To further complicate things, brand teams typically find themselves with two to four positioning strategies to consider. Murphy’s Law says if the odds are 50:50, you lose! The odds of selecting the right positioning option is significantly diminished when faced with deciding among three or more options.
The stakes are too great and the risk too high to attempt a pharmaceutical product launch based on a gut feeling, intuition or how much qualitative testing has been done. Confidence levels of over 70% are not uncommon with any of these approaches. Consider this: if a surgeon told you just before an operation that the chance for success would be 70%, would you take those odds? You probably wouldn’t be thrilled.
Fortunately, there is a better way…
The only proven way to determine which positioning strategy should be pursued is through robust quantitative validation. Properly designed quantitative validation is a vital component of positioning optimization because it alone will reveal which positioning option should be pursued and why with a confidence level of over 90%.
To determine the best research model for quantitative validation a few ground rules must be considered.
The model must:
Be designed specifically for marketing pharmaceutical products
Be proven reliable over time
Be validated by usage across multiple clients
Leverage normative data for pharmaceuticals as well as for selected therapeutic categories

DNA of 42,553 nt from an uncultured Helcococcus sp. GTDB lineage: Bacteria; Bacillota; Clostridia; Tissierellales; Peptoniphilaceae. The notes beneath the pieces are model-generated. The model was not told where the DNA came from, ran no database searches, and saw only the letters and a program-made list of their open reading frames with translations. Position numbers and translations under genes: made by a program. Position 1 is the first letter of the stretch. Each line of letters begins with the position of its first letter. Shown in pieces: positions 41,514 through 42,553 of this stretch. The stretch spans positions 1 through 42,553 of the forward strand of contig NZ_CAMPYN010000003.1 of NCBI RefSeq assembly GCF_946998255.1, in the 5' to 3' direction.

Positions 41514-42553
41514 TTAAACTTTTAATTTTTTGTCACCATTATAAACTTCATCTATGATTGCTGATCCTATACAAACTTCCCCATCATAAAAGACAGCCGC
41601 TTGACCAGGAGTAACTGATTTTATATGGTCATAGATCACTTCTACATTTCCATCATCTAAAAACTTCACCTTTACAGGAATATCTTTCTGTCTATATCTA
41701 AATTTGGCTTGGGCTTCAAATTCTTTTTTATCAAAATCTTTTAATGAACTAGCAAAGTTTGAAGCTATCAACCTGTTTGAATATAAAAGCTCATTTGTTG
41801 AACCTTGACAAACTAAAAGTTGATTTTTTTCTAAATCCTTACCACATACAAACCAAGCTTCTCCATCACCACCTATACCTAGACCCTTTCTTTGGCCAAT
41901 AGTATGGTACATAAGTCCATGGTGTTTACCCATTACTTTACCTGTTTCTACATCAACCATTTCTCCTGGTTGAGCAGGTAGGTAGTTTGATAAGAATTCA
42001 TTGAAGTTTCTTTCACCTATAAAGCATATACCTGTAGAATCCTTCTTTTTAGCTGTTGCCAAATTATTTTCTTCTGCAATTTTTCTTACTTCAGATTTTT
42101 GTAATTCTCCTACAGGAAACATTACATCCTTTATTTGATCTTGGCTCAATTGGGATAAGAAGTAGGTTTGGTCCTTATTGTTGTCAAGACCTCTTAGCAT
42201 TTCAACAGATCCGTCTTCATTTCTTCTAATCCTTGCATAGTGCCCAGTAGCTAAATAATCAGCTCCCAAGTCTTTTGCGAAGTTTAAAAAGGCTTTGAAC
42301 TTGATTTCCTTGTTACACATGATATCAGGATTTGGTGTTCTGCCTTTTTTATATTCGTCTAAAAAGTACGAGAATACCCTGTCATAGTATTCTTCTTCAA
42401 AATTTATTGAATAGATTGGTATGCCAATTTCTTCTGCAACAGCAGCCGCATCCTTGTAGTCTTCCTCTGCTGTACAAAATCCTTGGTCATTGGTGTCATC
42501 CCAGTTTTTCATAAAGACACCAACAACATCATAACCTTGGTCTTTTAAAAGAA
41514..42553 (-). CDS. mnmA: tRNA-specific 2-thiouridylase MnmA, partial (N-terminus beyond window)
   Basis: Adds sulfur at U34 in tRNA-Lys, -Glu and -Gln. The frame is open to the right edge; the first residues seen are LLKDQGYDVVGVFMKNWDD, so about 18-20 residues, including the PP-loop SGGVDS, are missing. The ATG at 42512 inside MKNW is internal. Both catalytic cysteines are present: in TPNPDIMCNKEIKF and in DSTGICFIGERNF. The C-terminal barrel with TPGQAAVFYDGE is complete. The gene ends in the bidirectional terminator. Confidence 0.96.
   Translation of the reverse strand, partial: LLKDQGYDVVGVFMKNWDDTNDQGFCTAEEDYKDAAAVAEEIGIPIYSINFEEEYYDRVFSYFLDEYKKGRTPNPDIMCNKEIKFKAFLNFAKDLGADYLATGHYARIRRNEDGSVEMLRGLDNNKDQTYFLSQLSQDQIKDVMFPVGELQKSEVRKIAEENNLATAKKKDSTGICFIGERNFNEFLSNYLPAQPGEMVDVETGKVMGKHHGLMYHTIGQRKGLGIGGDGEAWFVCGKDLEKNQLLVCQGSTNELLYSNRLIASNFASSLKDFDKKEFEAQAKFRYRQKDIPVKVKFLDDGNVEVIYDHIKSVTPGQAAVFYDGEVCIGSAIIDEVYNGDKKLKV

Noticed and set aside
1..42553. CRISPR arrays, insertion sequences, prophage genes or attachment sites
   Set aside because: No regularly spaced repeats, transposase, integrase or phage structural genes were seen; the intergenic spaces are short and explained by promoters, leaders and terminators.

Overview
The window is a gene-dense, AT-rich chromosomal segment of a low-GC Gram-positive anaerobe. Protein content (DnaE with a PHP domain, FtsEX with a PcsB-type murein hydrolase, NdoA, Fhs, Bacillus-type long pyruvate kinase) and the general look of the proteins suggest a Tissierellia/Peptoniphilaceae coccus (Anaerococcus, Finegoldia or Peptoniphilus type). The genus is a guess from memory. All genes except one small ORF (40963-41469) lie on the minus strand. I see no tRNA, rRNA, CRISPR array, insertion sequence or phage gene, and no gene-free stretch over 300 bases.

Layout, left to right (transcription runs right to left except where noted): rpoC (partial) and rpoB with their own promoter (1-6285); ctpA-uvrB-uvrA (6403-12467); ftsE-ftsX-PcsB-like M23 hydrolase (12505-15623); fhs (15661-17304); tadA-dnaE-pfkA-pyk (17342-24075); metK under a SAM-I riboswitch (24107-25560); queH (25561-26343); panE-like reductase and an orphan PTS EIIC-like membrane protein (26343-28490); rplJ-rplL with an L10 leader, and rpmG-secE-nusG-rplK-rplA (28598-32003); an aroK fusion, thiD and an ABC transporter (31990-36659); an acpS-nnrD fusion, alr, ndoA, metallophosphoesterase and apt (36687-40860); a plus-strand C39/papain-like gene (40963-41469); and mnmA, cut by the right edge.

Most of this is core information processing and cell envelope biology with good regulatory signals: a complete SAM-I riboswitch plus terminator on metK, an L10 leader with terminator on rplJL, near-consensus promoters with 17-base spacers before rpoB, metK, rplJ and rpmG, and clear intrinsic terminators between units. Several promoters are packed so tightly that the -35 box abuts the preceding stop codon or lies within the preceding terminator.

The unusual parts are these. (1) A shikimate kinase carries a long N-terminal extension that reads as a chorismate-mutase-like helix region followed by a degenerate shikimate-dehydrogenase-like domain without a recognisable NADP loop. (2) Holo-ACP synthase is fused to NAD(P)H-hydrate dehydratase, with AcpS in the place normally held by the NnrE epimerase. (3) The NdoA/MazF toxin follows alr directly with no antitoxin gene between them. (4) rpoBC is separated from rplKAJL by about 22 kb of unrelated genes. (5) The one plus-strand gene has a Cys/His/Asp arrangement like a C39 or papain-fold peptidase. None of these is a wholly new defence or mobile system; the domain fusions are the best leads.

Deliver confidence via a depth of information to remove any guesswork
Specifically, one needs to fully understand:
How each positioning option drives prescribing of your brand by HCP specialty, by indication, by market.
The impact your brand will have on major competitive brands. When optimizing an existing brand, compare each new positioning with its current positioning as well as with key competitors.
For what patient types is your drug prescribed? How great is the elasticity when moving from your ‘ideal’ patient to other groups?
What competitive brands will be displaced? Does this differ by patient type?
The key drivers of prescribing your brand and how to better communicate the attributes and benefits of your brand specific to each stakeholder group.
Proper messaging to communicate key attributes and benefits to HCPs and to Patients on as high an emotional level as possible.
The specific guidance for creative execution of optimized brand strategies in core communications materials.
A comprehensive assessment of brand strategy options and quantitative recommendations for optimized long term brand strategy area indications and future market scenarios.
All of these activities are designed to give marketers a depth of insight and confidence needed to best differentiate the brand and how it should be communicated via a data-driven brand story to optimize commercial success.
Deliverables from the quantitative research serve as the creative brief for your brand and all stakeholders who will take it forward. Done right, the resulting positioning and creative execution will not only win design awards, but more importantly it will drive prescriptions and improve patient outcomes.
Advertising or art? If you’re letting a single agency do it all, the new prescriptions you capture and your brand’s sales trajectory over the first three to six months after launch will tell the tale. Can you afford to wait and find out?